What can you eat? Any meats, poultry, or fish (with the note about watching for sausage and hot dog fillers), any eggs or dairy (though some who are sensitive to gluten may be sensitive to dairy proteins too), and fruits or vegetables. There are quite a few grains which don’t contain gluten: rice, corn, millet, quinoa, amaranth, and buckwheat (which is not related to wheat) are all fair game. Oatmeal is okay if it is specifically labeled as gluten-free. Most gluten-free substitutes contain one or more of these: there are gluten-free breads (Rudi’s and Udi’s are two brands of this), pastas (usually rice, corn, or quinoa based – and oriental rice noodles are a good substitute for regular pasta – but check the ingredient list to make sure there’s no wheat mixed in), pretzels, even gluten-free beer. A couple of companies make gluten-free soy sauce – and if you are eating out (at a Japanese steak house, for example), you can request them. There are baking mixes which are gluten-free – or you can use a gluten-free flour mix or rice flour, possibly combined with corn or potato starch when you bake.


What about dropping all grains? It has become popular in some circles to say all grains are unhealthy and avoid them. The evidence I have seen of this hasn’t convinced me yet. I think the issue with most grains is that they are refined – basically, all of the healthy parts of them removed (white rice, white flour…) – and that is a risk with cutting gluten out of your diet: most people rely especially on wheat for the whole grains they get in their diet. Minimize the processed versions of gluten-free grains – use whole corn instead of corn starch when you can, add some cooked millet or quinoa if you are baking gluten-free bread, use millet as a substitute for couscous (which is wheat).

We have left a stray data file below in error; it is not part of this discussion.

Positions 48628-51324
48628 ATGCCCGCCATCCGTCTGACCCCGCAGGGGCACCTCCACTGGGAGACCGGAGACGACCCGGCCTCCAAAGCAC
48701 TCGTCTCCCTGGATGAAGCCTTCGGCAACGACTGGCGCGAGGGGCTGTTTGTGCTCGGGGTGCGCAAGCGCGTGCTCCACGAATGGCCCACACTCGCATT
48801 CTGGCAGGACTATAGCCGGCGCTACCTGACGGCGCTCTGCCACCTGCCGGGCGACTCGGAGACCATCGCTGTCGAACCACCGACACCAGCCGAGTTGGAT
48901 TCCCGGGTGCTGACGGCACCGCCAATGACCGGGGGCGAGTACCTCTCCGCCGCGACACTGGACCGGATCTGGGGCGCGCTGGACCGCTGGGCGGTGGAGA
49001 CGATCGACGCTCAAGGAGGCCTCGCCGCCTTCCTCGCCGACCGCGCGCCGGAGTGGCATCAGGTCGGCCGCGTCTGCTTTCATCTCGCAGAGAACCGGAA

What else will I need to do? If you have celiac disease, you will need to get some new kitchen equipment which is to be kept gluten-free: cutting boards, silicon or wooden cooking utensils (metal doesn’t have to be replaced), non-stick or iron pans, rolling pins, muffin tins and baking sheets, plastic bowls, colanders, and yes, a toaster. If you are gluten sensitive, you may not need to do this – though it certainly doesn’t hurt to do so.


How hard is it to do this? At first, it isn’t too easy – for most of us, bread, pasta, and baked goods are dietary staples, and we aren’t used to reading labels. On the other hand, my older daughter went gluten- and dairy-free last February at age 16 as part of her fight with Lyme disease, and has managed to stick with it, even when the rest of the family was not restricting themselves. I went off gluten and dairy myself for several months earlier this year (didn’t have a dramatic effect, so now I’m back on gluten). In time, you learn to read labels and cook and bake gluten-free – it gets easier as time goes by. Many restaurants now have gluten-free menus, which lets you know what you can or shouldn’t order. It can be inconvenient to go gluten-free at times – but not impossible.


David E Koronet DC 2012